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Entertainment | music

Interview: Fionn Regan on The Bunkhouse
Vol. 1: Anchor Black Tattoo


THERE was a period six years ago when Fionn Regan seemed poised to become Ireland’s next major musical export.

Having released his debut album The End of History to acclaim, Regan’s 2007 ended with a Mercury Music Prize nomination, a salute from Vanity Fair magazine, and a deal with Lost Highway, the highly regarded US record label that reinvigorated the career of the late Johnny Cash.

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And then it all seemed to go awry for the 31-year-old Bray troubadour. Regan recorded a second album with Kings of Leon producer Ethan Johns that Lost Highway refused to release and the singer-songwriter was quietly dropped.

“It was like a filmmaker who doesn’t get the final cut,” Regan says as he reflects on that period from down the telephone line in Dublin, “and I need the final cut on it. When you need the final cut, or you ask for that, then you have to be ready for a certain give and take in the world that you are operating in.”

That ‘give and take’ has seen Regan operate away from the spotlight over the past five years, but to great creative advantage. Since 2010 he’s released a new album every year, each bettering the last. His most recent album, The Bunkhouse Vol. 1: Anchor Black Tattoo, was released in Britain last month. A sparse, emotive LP, it was recorded in a forest ‘bunkhouse’ with just Regan’s voice and guitar.

“The whole thing with this record was that it was more about instinct than intellect,” says Regan. “I sat down and tried to sort of document what was going on; move through the songs, and then just see what happened. When I got to the end of it, it was like ‘what do I do now?’ I can either re-record it, go into a studio and make it sound more hi-fi or whatever you want to call it, but I think that that would lose the emotional thing that I first captured.

“It’s like when you paint something the first time and you go, ‘oh I’ve just done the first sketch, now I’m going to take it to the canvas’. A lot of the time, I think, you lose something in that transition. You might gain something, but you also lose something. So there was a sort of leap of faith on my part to go, well here it is.”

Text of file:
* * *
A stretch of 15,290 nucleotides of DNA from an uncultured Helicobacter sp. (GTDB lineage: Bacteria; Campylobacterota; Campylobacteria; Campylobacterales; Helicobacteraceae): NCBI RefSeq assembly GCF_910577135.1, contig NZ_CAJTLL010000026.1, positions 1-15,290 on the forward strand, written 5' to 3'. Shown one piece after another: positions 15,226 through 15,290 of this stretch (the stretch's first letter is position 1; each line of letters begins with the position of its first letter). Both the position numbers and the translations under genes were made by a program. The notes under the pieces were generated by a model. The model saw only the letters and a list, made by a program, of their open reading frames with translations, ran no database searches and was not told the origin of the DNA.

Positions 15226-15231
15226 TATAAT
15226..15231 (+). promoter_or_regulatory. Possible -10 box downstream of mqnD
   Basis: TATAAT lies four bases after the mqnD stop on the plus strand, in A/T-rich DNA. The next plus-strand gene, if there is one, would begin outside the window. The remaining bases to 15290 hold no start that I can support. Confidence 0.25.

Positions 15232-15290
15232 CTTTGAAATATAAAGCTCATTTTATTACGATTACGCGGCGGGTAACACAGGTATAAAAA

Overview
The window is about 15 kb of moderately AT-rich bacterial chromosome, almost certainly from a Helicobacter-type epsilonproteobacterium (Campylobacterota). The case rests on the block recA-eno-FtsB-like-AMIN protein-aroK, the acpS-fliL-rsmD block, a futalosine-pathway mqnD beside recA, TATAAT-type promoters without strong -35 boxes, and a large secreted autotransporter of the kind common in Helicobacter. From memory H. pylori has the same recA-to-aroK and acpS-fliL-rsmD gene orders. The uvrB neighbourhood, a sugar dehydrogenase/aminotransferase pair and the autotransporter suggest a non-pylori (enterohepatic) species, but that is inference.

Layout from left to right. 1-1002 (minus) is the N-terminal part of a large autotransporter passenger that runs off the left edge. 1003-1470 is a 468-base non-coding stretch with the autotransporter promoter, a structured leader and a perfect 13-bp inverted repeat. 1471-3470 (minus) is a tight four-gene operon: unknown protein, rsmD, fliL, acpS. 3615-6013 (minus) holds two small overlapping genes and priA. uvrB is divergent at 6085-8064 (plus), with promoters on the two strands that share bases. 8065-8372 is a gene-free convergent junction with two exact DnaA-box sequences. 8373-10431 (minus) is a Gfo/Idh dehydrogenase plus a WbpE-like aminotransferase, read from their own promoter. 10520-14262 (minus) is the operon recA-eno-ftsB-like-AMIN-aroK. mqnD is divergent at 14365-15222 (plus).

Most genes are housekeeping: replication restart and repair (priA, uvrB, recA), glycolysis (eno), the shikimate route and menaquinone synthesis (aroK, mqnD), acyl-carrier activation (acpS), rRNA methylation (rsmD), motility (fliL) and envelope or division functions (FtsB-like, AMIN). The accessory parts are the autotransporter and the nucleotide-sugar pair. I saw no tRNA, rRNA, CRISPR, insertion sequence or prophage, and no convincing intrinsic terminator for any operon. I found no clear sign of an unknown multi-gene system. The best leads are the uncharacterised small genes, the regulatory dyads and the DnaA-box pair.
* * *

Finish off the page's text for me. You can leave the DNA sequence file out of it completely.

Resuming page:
That trust in his instincts has served Regan well. Although he readily admits to not knowing how he stumbles upon a great song (“If I knew how or why I’d be knocking them up out the back garden”) he’s confident that staying true to himself above any short-term success has stood him well.

“I think that there’s something at stake that’s important,” he says of the importance to being true to the song. “And sometimes I don’t know what that is, and sometimes I do. I think in that situation (with Lost Highway) I knew what was at stake. I knew what they wanted me to do, to jump through their particular hoop, and I didn’t like it. It’s sort of like having a facelift and then regretting it. It’s like having a nose job and then everyone goes: ‘I like it, but it was your weird nose that was quite beautiful in the first place; your human strangeness’”

The raw beauty to Regan’s work has ensured a dedicated fanbase that will always warmly welcome his work. It’s a fact he not slow to notice.

“I think the people that really care about my songs, REALLY care,” he says with certain pride. “There might be a small amount of them, but it’s serious. Instead of having a huge amount of people that kind of half-care and are going ‘well this is kind of cool for a bit so we’ll float with this,’ I think the people that are into my music are into it deep and they want to go on the whole journey.”

The Bunkhouse Vol. 1: Anchor Black Tattoo is out now


Steve Cummins

Steve is the Irish Post's digital media & entertainment editor and looks after the paper's website and weekly entertainment supplement, Rí-Rá. Follow him @steve_cummins

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